Also, there are some misnomers we truly need to dispel –

1.People go into the military because they were trouble makers or not smart enough to get into college.  Not true – I know plenty of stupid, trouble makers who went to college! And I can show you pictures!  The fact is, at 18 years old many of us didn’t know what we wanted, but they might have known going to school for another 4 years wasn’t something they wanted.  The military seemed like a better option – and for the majority – it definitely was.

2.  Veterans are rigid and only know top-down management style.  In the 1950’s this was true – but today’s veterans have gone through so much soft skills leadership training it would make the most skeptical OD person smile.

3. We don’t have the time or money to train veterans for our work environment – we need fully trained people now!  No you don’t – is that why you’ve had that position open for 6 months – because you need it “Now!”?   The fact is, this is an organizational choice and you as an HR Pro have the influence to change it.  There is so much money out there for organizations to train returning veterans it borders on ridiculous – but you’ll have to do some work with your local veteran’s employment offices to get it – but it’s there.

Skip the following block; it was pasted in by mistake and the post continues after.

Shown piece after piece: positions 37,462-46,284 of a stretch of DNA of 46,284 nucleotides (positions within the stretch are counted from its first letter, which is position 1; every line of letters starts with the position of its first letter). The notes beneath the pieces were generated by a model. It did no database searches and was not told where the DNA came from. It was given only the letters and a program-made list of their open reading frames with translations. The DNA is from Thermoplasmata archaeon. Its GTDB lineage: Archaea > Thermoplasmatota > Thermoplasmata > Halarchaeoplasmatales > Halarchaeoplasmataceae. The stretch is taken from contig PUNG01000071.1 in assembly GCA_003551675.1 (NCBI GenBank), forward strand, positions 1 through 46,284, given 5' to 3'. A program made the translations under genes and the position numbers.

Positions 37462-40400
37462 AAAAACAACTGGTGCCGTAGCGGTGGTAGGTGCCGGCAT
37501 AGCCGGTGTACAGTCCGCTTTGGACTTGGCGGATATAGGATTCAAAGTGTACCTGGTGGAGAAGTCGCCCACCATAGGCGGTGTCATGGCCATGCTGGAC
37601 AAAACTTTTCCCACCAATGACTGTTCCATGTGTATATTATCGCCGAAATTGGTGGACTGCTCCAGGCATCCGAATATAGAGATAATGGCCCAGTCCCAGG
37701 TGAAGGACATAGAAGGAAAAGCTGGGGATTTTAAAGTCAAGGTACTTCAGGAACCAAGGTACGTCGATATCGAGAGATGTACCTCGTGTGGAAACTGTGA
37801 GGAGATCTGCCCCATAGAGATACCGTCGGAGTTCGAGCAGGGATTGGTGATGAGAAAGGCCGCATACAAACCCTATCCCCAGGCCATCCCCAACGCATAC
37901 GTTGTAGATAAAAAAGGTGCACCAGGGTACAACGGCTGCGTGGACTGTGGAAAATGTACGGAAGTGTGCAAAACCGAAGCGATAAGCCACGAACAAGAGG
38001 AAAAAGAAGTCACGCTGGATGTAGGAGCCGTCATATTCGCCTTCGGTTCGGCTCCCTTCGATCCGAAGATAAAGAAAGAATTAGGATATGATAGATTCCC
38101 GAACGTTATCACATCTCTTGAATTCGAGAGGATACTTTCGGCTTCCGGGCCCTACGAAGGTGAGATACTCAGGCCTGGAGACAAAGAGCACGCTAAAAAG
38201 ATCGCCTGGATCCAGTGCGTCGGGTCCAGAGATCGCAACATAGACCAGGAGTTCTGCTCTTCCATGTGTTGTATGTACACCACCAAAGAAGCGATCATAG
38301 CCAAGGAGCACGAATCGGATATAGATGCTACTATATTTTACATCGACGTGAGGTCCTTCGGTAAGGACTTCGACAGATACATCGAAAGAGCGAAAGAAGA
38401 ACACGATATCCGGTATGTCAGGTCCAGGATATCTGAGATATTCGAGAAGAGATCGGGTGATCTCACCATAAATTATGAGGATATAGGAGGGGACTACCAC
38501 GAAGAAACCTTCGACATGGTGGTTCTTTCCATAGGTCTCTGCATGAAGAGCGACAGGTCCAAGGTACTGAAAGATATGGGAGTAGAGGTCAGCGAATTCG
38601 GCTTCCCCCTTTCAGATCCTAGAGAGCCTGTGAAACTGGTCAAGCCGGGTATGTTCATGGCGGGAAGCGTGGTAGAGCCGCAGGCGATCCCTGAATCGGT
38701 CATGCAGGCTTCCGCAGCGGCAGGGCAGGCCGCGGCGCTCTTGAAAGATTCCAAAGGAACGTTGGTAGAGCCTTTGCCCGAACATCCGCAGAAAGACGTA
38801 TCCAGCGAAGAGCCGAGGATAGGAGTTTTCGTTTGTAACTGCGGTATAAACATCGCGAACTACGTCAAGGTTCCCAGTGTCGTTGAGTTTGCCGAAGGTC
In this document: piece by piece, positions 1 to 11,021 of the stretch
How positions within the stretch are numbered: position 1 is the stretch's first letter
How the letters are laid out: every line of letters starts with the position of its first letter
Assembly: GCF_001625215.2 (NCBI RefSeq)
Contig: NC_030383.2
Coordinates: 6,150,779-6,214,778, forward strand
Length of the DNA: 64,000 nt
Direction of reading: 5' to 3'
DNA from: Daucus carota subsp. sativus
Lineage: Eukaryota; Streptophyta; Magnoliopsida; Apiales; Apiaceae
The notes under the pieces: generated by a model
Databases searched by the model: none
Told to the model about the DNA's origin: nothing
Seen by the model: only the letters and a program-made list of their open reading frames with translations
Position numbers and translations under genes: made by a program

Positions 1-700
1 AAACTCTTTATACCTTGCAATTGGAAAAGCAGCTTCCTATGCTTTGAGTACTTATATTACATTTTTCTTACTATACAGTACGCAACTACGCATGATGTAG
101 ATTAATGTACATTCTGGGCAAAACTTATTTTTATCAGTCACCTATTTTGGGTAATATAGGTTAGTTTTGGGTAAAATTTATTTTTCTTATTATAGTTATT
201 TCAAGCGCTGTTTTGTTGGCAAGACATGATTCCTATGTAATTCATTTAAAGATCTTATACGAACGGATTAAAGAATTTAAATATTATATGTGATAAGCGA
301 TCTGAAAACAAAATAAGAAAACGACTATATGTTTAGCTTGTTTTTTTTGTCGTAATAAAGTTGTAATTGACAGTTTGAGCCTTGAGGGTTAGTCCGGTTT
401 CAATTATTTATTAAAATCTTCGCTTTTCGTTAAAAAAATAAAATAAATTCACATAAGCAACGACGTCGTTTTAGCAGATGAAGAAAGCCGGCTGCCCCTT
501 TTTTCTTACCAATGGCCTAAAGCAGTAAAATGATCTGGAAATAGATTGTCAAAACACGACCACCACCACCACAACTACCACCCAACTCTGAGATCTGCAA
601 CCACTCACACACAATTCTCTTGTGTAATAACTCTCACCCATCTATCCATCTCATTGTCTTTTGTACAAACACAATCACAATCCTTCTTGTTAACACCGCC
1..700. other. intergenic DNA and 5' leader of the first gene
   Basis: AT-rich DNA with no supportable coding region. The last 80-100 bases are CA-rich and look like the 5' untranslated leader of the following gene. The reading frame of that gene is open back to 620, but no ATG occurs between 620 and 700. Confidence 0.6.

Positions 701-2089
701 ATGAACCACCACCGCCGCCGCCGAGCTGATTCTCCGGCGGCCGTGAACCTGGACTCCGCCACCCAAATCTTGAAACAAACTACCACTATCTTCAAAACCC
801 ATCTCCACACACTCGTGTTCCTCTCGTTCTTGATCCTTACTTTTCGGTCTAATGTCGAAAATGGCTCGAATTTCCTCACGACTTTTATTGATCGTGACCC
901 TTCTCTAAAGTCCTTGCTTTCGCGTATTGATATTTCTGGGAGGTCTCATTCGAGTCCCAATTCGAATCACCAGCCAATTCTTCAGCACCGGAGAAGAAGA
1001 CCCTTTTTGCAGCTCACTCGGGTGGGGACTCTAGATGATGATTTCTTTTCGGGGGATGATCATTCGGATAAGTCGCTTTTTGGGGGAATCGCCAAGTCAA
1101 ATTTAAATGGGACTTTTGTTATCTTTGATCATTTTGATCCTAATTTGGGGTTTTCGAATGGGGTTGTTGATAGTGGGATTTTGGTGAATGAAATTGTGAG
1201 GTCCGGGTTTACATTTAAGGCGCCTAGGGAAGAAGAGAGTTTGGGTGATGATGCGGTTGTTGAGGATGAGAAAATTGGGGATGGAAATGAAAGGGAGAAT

We live in a great country – no matter what the 99%ers are telling you.  We have great men and women who make a personal choice to keep this country great – in our military veterans.  As employers, as citizens, we owe these men and women a chance – a chance to make our organizations great, a chance to pay them back with opportunity for their service, a chance for them to show us they made the right decision to serve our country and become highly functioning, loyal, mature adults ready to work their butts off for your company.  All they want is a chance to show you they can be great.  They are asking for a handout – just an opportunity.  We hold that opportunity – are you willing to give it to them?

 

 

6 thoughts on “HR Pros – You Can’t Handle The Truth

  1. Even for HR professionals that want to hire veterans, few vets can make it through the automated filtering mechanisms of online applications.

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  4. Tim,
    Great post, I would love to be able to get my open positions out to Veterans. Do you have any suggestions on where I should start?

  5. Pingback: Veterans Day: Taking care of our own | HR Virtual Cafe

  6. Hi Tim — I cover human capital and careers for CFO magazine and CFO.com. I’m planning to post an article Friday on the topic of hiring ex-military folks. Would you kindly give me permission to re-use some of the content from your blog post today (giving you credit, of course)?